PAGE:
Leading with Laughter: The Power of Humor in Leadership | Paul Osincup | TEDxNapaValley

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I want to start by addressing what I'm pretty sure you're all thinking right now which is man that guy looks just like Bruce Willis and Danny DeVito had a kid yeah thanks I actually wish that wasn't very funny I've always loved joking around not necessarily always at my own expense I mean like anyone else I was a silly goofy kid but eventually it's time to grow up and get serious and get a job and I did I got my master's degree I went on to get a great job appointed in the administration of a large university I'll never forget my first day walking into my very own office and my very own administrative assistant had placed a cup of coffee next to the computer and the newspaper on my desk for me so clearly in my own head at this point I'm a pretty big deal now the don't let me kid you though I mean the job itself was interim which means it's your job now but if you suck we're going to replace you so I knew I had to make it impact right away early on in that role I had the opportunity to go to a conference out of state with seven other colleagues out to Wisconsin with seven other colleagues from the institution I thought this is a great opportunity for me to get to know these people they'll come back tell my bosses how great I am and I'm sure to keep that job for a long time so on the last day of the conference we had time to kill before a flight left so the eight of us went to an outlet mall everybody split off and went to their department store they wanted to shop at except me I wasn't feeling very good and maybe too many fried cheese curds or something the night before we were in Wisconsin and so I went to the department store that I was sure had a restroom and a little bit later a little bit later is I'm leaving the stall that I that I was in I stopped because I heard a weird sound it was like clip-clop clip-clop and I was like that's a weird sound to hear in a men's restroom that sounds like high heels and then I hear a voice from outside go okey-dokey Barbara we'll just wait right out here for you and I was like oh man is she gonna feel dumb when she realizes she's in the wrong bathroom but then I kind of think to my hurried entrance into the restroom and I think you know what I don't recall seeing any urinals on my way in and I began to sweat a little bit kind of freak out and then I actually thought to earlier that morning when I was sitting in the lobby with all my new colleagues I'm trying to impress sitting in the lobby of the hotel no joke there was a news story on that day about a guy who had been arrested in a Florida Airport for going into people's bathroom stalls so now I'm like freaking out like what have I done I'm gonna get arrested here meanwhile a lion has formed in the bathroom and there's only two stalls there's one I'm in and the one that I guess Barbara is in next to me and so I'm like one of my options here I knew I just had to wait until the line had dissipated and I could I could get out of there but in the meantime what what happens if somebody knocks on the door and says hey is everything okay in there do I go like oh just a second no I just like own it and be like hold on a minute I'm busy you know like oh my gosh I hope she's okay but I knew I had to take my time wait till the line clears that it did and then I ran out of there as fast as I could undetected as I'm running out though there's a little boy walking up to the restrooms and he looks at me and I look at him and I was like yeah make your own decisions kid and I just run out and go meet up with my colleagues and they're all excited about the clothes they got you know they're like oh I got this cute little tank top and these capris Paul would you get and I was like not arrested but I didn't have to tell him about what happened but I did and they didn't have to laugh at me they all the whole way home but they did and they should and I but I don't think it costs me any professional credibility or respect in a weird way it kind of brought us closer together I've always been interested in the role that humor and not taking ourselves too seriously plays in our interaction with other people we live in a world right now where interacting with other people is becoming optional and people are pining for leaders and mentors who are relatable and imperfect and God forbid a little silly sometimes I know some of you like the stories and anecdotes but others are thinking yeah okay man I need to see some like hard data graphs and charts so I made one up for you every every every presentation has to have an obligatory chart but in my experience how seriously other people take us is inversely related to how seriously we take ourselves I mean if if we can't laugh at ourselves there's always someone there to do it for us and today people are turning their backs on impersonal and bureaucratic management and leadership in fact sixty percent of Millennials are leaving their jobs within the first three years because they feel like it's just not a good culture fit for them and when asked to describe the characteristic traits of the best leaders in their organizations the terms like work ethic and sense of humor are mentioned twice as often as any other trait or characteristic now they shouldn't be that big of a surprise because some of the greatest leaders throughout history didn't take themselves too seriously Abraham Lincoln's a great example he was up giving a speech and someone interrupted and yelled from the crowd you're two-faced Abe Lincoln he could got mad yelled something back or just went on pretend he didn't hear him but when they yelled you're two-faced Abe Lincoln he just smiled and said if I had two faces you really think I would choose to wear this one it all aim and that's funny I mean that's funny for obvious reasons too soon say I know it's only been 150 years you like take it easy on Abraham Lincoln man but I didn't say it he did cuz he didn't take himself that seriously the fact is humor reduces social distance between people and it makes leaders seem more approachable and less stressful and it's great for organizations as well humor increases morale and productivity and it sparks creativity and Trust but perhaps one of the best things that humor does for us is that it often leads to laughter and it turns out that laughter is really good for us laughter actually increases blood flow at our body it reduces muscle tension and laughter actually massages our internal organs I don't even know what the hell that means but that sounds great meanwhile since I've had an internal organ massages ha ha ha oh whoa I think that was my pancreas very nice okay and you know laughter actually burns calories you're burning calories right now one solid minute of laughter could have a similar effect on your body as 10 minutes on a rowing machine yeah now everybody's gonna go home and be like I'm going to Nick Donald's it's good for us it's good for us and you don't even have to really be laughing to get those physiological benefits because your body doesn't know the difference between a fake laugh and a real laugh and coincidentally I don't know the difference between a fake laugh and a real app either so if I say something that's not that funny feel free to just laugh anyway for your own benefit yeah great example great example up front a very good oh now you're just showing off uh but laughter is really good for us and you know who gets that our kids how many of you have kids or ever were kid Oh some of you good good some people are still like not me I was born an adult straight out of the womb and off to my first board meeting then do an afternoon spin class but for those of us who have kids or were a kid you could notice that kids laugh much more often than we do you know the average four-year-old last 300 times a day the average 40 year old for and even little babies laugh which blows my mind because I'm like baby why are you laughing you don't even know what funny is yet right but they must just laugh because it naturally feels good to them at least that's what I tell myself cuz I go up and look at a little baby and then they just start laughing and I'm like yeah they must just laugh because it feels good either that or I have met a lot of incredibly rude babies but kids love to laugh and there is really something genius about being childlike and finding 300 things a day to laugh about in fact I was showing a friend you know if you look up the word childlike in a thesaurus you actually get the word ingenious and she goes I am and I think that's ingenuously I don't yeah it's so I got humming in yourself means the same thing whatever okay I like ingenious we're gonna go with the genius all right it's fine but it's not just kids it's not just kids that love to laugh in fact in her book the top five regrets of the dying a palliative care nurse brawny we're said that one of the most common regrets of people in hospice care is that they wish they could have stopped pretending to other people in their lives so often and that they wish they could just have laughed more often and have more silliness in their lives again I kept that job at the University and was later even promoted and actually that year the vice president asked me if I would host the university's staff awards banquet which of course I agreed to do dressed in character is a fictional College 70s basketball star because why not who cares life like me is too short we all have a childlike spark inside of us that we just need to let out more often an ingenious silliness that is a gift to the people around us in our lives that says hey when you're with me you don't have to be perfect and serious all the time and when you're around me we can have fun and make mistakes and be ourselves because in the end life is far too important to be taken seriously you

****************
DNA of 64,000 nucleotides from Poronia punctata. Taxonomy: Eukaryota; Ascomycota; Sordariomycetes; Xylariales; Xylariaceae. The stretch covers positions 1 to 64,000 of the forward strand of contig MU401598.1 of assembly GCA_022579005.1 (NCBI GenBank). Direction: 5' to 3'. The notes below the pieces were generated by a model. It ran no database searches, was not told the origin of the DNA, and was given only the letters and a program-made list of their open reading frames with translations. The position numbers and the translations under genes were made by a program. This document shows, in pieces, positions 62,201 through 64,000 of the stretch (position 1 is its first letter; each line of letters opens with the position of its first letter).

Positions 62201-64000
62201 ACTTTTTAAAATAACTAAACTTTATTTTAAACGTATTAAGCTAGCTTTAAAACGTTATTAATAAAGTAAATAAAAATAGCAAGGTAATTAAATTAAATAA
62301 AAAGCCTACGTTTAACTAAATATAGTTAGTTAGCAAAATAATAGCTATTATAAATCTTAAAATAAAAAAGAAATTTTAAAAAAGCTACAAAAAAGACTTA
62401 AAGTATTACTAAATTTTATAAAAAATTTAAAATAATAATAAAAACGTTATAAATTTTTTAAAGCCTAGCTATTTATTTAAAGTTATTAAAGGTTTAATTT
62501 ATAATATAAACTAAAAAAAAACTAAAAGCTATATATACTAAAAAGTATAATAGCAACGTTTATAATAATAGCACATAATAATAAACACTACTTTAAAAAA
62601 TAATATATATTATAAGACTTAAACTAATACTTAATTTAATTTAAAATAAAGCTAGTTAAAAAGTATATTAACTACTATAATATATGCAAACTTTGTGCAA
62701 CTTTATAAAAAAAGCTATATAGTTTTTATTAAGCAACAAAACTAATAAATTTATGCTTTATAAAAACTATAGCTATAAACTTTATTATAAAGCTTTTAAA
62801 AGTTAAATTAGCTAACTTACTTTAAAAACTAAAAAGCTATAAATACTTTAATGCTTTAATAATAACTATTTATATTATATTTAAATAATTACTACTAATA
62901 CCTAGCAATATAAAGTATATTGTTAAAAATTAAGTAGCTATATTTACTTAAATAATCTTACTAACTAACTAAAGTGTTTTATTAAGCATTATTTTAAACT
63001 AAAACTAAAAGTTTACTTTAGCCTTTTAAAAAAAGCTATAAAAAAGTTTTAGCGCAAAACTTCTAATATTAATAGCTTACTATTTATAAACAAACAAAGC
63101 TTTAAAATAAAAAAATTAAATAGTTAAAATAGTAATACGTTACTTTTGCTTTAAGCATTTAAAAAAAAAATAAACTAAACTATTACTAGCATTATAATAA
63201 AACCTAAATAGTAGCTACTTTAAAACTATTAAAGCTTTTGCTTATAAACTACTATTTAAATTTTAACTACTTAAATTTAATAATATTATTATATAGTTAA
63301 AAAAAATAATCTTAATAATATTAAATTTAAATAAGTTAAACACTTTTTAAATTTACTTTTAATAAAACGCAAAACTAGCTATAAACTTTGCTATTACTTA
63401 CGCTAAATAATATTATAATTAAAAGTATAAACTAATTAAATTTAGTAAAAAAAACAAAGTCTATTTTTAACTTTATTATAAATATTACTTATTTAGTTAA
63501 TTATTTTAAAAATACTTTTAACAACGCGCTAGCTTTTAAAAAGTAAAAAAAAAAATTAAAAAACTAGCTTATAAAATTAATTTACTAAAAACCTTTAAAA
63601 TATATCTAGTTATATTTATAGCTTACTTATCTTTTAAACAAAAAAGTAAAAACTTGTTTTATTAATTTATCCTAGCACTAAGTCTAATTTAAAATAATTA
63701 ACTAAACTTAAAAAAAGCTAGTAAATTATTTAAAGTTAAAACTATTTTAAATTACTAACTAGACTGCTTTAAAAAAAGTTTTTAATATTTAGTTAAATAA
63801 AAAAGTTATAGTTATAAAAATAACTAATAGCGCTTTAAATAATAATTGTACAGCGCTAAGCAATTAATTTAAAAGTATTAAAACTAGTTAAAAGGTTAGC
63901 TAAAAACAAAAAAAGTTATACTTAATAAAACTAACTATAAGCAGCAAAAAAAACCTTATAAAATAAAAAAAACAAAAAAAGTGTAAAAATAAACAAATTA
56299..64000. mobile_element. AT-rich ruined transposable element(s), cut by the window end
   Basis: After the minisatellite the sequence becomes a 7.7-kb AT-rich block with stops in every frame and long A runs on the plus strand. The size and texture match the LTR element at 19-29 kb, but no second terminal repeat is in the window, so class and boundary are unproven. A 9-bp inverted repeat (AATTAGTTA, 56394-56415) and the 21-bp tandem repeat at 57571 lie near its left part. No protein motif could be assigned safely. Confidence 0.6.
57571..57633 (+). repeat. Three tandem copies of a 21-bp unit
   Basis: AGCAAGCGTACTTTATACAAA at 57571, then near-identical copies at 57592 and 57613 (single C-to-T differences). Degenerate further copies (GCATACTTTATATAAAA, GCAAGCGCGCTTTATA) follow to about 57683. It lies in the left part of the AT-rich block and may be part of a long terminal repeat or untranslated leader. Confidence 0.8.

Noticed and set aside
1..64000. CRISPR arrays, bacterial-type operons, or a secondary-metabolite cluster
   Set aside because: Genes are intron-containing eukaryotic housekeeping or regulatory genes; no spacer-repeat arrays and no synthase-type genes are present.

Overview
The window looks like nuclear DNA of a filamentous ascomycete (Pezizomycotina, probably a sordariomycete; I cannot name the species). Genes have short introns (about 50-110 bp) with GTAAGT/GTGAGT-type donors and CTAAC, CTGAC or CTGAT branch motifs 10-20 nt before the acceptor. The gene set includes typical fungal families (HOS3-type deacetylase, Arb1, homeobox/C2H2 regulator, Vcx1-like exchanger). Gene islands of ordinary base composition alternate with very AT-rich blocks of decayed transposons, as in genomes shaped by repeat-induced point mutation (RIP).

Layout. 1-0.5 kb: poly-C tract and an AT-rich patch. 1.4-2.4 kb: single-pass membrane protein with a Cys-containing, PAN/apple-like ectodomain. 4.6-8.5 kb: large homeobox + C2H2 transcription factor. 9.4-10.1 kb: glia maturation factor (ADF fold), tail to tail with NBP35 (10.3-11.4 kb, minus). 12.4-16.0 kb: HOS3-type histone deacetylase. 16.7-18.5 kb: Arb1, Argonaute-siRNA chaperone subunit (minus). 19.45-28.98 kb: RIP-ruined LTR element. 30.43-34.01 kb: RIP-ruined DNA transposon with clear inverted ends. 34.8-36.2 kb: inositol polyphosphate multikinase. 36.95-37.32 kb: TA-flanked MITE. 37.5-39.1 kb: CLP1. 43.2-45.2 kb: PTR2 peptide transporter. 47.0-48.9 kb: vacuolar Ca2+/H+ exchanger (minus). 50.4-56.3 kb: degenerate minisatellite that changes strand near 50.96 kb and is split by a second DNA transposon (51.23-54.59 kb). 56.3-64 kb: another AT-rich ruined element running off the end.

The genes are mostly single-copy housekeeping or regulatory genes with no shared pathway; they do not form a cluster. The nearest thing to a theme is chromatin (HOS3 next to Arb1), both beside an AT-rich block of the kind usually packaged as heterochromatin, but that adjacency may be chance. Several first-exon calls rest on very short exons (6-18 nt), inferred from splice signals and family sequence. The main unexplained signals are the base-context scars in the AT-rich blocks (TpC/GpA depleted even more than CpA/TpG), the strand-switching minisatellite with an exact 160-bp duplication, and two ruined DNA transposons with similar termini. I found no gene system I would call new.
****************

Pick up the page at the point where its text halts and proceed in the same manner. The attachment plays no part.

Channel: TEDx Talks
Views: 325,741
Rating: 4.9048896 out of 5
Keywords: TEDxTalks, English, United States, Business, Career, Creativity, Humor, Ideas, Leadership, Learning, Start-up, Work
Id: yhokMZdQ7gs
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Length: 11min 45sec (705 seconds)
Published: Tue May 31 2016